Round 7 sees the Lions and Cheetahs taking a well-earned break to try and get their injured players back in shape. In the case of the Free Staters, they will also be tending to their badly bruised confidence.
In response to Monday’s article, Wayne Fouche commented:
Personally I fear for the sustainability of this tournament now that it seems they will expand it to 18 teams which are likely to include Northern Hemisphere sides and/or a Japanese team.
The word “cannon fodder” comes to mind, very much like those soldiers in the trenches in World War 1.
World War 7
Possibly the second biggest challenge for the Cape-based side, after their lack of confidence, lies in the line-outs. Apart from playing with an untested lock pair, the hooker, Deon Fourie, has not played in this position for quite some time, and may have a problem with the accuracy of his throw-ins at the lineout. Coupled to this, one should understand that he will take some time to adapt to the new scrummaging laws which now expects a hooker to actually hook the ball. The Stormers used the driving maul as an attacking weapon in the last few seasons – if this is now also in tatters, not much remains for a team already battling to score tries.
The Reds have just returned from their African Safari, and may feel the effects of jet lag in the second half. I anticipate that they will try and build up a commanding lead in the first 60 minutes, and rely on their replacements to hold the fort in the last quarter of the match.
DHL Stormers team: Gio Aplon, Damian de Allende, Juan de Jongh, Jean de Villiers (captain), Sailosi Tagicakibau, Peter Grant, Louis Schreuder, Duane Vermeulen, Siya Kolisi, Nizaam Carr, Michael Rhodes, Jurie van Vuuren, Frans Malherbe, Deon Fourie, Steven Kitshoff.
Replacements: Stephan Coetzee, Oliver Kebble, Brok Harris, Tazz Fuzani, Sikhumbuzo Notshe, Nic Groom, Demetri Catrakilis, Jaco Taute.
The Force showed last week how the Chiefs can be beaten. The Bulls managed to out-muscle Marcel Coetzee at the breakdowns last weekend, and Pottie and Steggie will no doubt try and repeat this feat. The Chiefs are masters on the ground, and beating them there will blunt their attack. With the high altitude always a factor against visiting teams, expect fireworks from the Bulls in the last quarter.
Vodacom Bulls team: Jurgen Visser, Akona Ndungane, JJ Engelbrecht, Jan Serfontein, Bjorn Basson, Jacques-Louis Potgieter, Francois Hougaard, Dewald Potgieter, Jacques du Plessis, Deon Stegmann, Victor Matfield (captain), Paul Willemse, Werner Kruger, Callie Visagie, Dean Greyling.
Replacements: Bongi Mbonambi, Morne Mellett, Marcel van der Merwe, Grant Hattingh, Jono Ross, Piet van Zyl, Handre Pollard, Ulrich Beyers.
As a rugby lover, I am sorry that Israel Folau is not playing. He is undoubtedly the Sonny-Bill of the last two seasons in terms of impact. As a SA rugby supporter, his absence fills me with delight, and must improve the chances of the Sharks winning this encounter, despite losing their influential halfback pairing.
The experience of Charl McLeod, coupled with the talent of Fred Zeilinga, means that the KZN team is not substantially weakened in these critical positions.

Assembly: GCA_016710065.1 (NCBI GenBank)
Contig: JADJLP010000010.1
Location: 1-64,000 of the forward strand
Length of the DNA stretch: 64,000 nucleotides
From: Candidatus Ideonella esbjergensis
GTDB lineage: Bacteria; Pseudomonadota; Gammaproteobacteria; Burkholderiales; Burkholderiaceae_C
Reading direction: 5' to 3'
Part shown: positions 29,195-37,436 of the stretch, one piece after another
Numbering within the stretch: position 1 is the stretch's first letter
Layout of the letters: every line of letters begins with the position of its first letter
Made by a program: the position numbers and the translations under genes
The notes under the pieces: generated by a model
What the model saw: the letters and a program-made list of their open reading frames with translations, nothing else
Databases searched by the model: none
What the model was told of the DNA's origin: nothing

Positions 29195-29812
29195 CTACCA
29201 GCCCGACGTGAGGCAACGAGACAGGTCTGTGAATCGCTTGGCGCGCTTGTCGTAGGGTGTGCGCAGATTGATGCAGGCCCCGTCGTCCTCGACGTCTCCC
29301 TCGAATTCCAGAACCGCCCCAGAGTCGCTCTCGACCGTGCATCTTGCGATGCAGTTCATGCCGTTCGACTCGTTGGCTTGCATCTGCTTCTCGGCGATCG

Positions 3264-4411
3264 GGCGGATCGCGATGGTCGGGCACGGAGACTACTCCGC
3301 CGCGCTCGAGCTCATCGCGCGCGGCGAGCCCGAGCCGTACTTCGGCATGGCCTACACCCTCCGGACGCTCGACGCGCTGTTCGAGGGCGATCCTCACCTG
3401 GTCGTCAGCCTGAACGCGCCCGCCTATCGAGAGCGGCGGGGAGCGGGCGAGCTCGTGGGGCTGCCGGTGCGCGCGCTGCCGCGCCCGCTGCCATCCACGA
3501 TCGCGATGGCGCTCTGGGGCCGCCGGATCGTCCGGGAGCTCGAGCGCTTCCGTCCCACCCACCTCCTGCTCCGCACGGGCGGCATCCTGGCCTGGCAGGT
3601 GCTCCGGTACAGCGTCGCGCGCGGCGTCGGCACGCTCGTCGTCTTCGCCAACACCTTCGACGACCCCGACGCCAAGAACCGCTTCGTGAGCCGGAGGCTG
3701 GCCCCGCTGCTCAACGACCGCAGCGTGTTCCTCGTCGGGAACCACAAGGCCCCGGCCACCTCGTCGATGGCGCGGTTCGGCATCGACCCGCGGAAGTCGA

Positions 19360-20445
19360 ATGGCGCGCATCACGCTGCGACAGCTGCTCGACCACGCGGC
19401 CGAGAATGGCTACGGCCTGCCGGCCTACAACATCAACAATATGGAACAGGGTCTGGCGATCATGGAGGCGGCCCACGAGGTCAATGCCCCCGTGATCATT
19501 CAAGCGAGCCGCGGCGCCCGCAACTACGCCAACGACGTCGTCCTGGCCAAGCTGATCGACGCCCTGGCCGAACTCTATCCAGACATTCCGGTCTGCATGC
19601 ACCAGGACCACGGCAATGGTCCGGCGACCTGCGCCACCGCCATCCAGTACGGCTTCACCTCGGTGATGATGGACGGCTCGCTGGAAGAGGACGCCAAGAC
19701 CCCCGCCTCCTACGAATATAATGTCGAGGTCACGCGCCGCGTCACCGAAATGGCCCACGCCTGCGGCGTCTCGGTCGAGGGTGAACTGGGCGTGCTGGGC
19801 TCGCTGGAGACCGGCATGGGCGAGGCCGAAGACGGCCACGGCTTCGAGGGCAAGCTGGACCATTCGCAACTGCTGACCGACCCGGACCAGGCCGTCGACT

Jake White’s team selection for Saturday can be seen as making provision for possible injuries as the series progresses. Mvovo at fullback, Alberts at lock and JP Pietersen’s shift to left wing is, to say the least, surprising. There is little fault to be found with the skills of the two wings under the high ball, but expect Mvovo to be severely tested in this department.
SHARKS TEAM: 15.Lwazi Mvovo, 14.Odwa Ndungane, 13.S’bura Sithole, 12.Frans Steyn, 11.JP Pietersen, 10.Fred Zeilinga, 9.Charl McLeod, 8.Ryan Kankowski, 7.Jean Deysel, 6.Marcell Coetzee, 5.Stephan Lewies, 4.Willem Alberts, 3.Jannie du Plessis, 2.Bismarck du Plessis (captain), 1.Tendai Mtawarira.
Replacements: 16.Kyle Cooper, 17.Dale Chadwick, 18.Lourens Adriaanse, 19.Etienne Oosthuizen, 20.Keegan Daniel, 21.Stefan Ungerer, 22.Heimar Williams, 23.SP Marais.
Foot in Mouth Disease
The best rugby article I read last week appeared on the Supersport webpage.
In “No one can bake the cake like Jake”, the authors take the mickey out of Jake White.
Here’s the thing with Jake White: he is a master motivator, but you never know if it’s his team or the opposition that will end up inspired.
Think back to 2004. White had just won the Tri-Nations with the Springboks and expectations were high on their end-of-year tour. Then the urge to motivate flared up. In a press conference in Dublin he claimed that only three Irish players would make it into his team, and with that he almost single-handedly secured a famous victory for the home side at Lansdowne Road that weekend.
He was at it again last week. The flare-up was just a little more spectacular.
“It’s easy to prepare against the Bulls,” said an everything-but-contrite White ahead of his team’s trip to Pretoria.
“You can take a video from last week, the week before, last year, five years ago. They haven’t played differently for 30 years.”
As if writing a pre-match speech for Frans Ludeke he continued: “We know what’s coming: Kicks from 9, kicks from 10, maul, a bit of variation. Then kick from 9, kick from 10, maul.”
That wasn’t it.
What really happened was that White had set up his men to be blindsided. Literally.
Sterkte vir die naweek, manne. Ondanks die pessimisme oor die Stormers, voel ek so aan my bas ons gaan die naweek drie uit drie wen.